A group of photographers is providing images from the Russia-Ukraine conflict to press-agencies and journalists at no charge.

Journalist with bulletproof vest talking on the phone in front of a Ukrainian building struck by Russian attacks.

Photo by PavelDorogoy

Need more ideas? You could use your master chef abilities, sense of humour or music talent to ease the suffering of the people displaced by natural disasters.

Just pick a category from the Givit webpage. They make it really easy for you to help.

2. Donate your time

You cannot use your talents for the current crisis? Your time will be of great help to those at the forefront of an emergency.

During the bushfires and the floods in Australia, many people took time off work to facilitate the evacuation procedures, while others helped with cooking or providing food, transporting and distributing needed supplies, caring and supporting animals, and cleaning up and rebuilding (which takes place for weeks and months after the events).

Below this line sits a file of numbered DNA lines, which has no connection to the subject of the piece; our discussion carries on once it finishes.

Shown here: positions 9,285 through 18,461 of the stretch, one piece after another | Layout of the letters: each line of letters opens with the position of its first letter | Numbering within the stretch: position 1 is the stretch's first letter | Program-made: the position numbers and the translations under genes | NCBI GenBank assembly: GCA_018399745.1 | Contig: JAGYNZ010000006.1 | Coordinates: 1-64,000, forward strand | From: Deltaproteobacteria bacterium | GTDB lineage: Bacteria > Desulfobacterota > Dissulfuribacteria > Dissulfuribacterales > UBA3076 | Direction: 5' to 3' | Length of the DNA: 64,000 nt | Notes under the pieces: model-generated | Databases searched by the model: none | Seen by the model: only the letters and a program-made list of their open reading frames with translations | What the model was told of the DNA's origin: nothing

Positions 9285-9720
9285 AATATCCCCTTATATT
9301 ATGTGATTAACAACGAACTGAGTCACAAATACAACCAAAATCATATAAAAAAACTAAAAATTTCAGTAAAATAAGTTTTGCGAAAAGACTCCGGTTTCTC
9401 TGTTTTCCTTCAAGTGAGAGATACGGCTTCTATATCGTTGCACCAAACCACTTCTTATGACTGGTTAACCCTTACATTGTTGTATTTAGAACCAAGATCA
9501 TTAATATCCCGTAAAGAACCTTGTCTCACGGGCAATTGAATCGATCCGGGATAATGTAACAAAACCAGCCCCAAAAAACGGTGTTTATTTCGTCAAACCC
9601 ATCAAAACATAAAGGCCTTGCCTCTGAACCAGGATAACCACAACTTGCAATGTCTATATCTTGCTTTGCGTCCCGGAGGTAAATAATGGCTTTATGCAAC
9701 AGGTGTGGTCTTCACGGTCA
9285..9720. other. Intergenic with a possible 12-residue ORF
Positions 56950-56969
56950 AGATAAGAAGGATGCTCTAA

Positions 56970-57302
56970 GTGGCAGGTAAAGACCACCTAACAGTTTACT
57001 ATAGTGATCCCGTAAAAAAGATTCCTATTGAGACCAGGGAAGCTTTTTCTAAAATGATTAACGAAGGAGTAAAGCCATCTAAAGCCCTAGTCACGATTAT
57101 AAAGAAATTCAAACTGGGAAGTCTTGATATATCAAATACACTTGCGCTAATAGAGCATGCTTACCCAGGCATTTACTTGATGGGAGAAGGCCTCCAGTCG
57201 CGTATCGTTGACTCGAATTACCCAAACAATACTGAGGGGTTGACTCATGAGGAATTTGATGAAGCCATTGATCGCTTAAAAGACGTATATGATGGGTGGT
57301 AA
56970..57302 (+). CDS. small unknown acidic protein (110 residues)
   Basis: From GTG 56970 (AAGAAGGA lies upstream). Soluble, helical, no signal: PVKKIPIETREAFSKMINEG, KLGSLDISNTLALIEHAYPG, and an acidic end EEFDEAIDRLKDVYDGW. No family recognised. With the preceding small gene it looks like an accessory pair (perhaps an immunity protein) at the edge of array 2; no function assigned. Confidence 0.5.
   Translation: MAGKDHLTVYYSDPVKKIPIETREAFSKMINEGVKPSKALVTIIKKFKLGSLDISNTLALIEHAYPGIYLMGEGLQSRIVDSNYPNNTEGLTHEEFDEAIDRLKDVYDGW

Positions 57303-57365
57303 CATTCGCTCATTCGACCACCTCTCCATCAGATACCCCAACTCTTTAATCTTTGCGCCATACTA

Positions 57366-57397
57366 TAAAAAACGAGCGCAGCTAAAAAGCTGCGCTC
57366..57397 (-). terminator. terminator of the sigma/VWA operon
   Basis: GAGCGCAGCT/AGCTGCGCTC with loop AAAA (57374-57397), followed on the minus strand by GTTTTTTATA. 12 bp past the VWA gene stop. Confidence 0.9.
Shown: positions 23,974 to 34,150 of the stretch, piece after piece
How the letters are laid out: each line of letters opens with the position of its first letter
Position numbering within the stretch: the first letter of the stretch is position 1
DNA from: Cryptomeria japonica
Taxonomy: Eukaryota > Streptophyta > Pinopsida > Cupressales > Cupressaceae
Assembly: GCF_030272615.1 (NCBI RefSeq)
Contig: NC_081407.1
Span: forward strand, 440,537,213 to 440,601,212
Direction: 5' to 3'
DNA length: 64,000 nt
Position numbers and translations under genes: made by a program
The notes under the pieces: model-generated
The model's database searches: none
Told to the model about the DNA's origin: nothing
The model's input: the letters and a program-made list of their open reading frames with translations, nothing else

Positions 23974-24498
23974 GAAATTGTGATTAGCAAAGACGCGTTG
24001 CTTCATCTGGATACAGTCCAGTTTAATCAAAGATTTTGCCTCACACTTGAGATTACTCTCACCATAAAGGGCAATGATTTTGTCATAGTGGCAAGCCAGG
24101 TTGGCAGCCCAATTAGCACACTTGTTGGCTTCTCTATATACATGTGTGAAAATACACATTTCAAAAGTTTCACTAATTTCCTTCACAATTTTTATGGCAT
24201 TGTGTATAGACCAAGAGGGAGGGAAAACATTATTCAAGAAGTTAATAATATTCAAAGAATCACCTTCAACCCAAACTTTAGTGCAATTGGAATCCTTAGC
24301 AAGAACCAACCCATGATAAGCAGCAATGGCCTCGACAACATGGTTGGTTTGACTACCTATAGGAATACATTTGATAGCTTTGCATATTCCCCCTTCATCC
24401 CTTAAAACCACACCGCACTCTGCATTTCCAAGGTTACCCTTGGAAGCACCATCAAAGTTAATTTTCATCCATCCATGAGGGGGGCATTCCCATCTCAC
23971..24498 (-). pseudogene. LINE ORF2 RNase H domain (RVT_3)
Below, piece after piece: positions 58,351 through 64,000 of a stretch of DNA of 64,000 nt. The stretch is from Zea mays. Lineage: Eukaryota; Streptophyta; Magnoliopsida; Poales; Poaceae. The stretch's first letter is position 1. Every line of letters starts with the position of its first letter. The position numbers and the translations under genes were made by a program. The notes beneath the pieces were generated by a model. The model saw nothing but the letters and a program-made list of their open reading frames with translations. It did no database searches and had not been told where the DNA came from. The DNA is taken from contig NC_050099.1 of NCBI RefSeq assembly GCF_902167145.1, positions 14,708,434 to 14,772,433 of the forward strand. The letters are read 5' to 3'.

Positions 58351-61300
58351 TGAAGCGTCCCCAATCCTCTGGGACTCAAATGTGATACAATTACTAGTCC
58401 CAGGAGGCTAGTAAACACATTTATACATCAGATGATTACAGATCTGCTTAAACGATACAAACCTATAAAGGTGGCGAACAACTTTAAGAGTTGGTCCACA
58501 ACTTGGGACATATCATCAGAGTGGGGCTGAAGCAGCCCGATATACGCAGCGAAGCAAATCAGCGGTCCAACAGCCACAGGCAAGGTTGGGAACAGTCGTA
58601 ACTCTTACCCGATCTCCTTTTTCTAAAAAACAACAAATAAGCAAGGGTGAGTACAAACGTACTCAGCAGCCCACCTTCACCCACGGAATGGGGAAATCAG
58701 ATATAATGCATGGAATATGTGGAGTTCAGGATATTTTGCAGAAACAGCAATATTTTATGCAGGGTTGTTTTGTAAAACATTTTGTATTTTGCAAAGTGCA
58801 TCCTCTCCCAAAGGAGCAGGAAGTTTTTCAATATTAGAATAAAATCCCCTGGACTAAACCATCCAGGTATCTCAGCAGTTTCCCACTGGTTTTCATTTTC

How much time is involved?

That’s up to you. You can help for a day, a week or on a long-term basis by volunteering for the State Emergency Service, the QLD Fire and Emergency Services or the NSW Rural Fire Service

If you can only spare five minutes, just check in with someone who could be in trouble or send them a message of support. Today, technology makes it easier than ever.

Research now shows that kindness is contagious (we didn’t need science to know that, but it’s nice to get confirmation). Plus, a random act of generosity always pays dividends in the community’s stock exchange.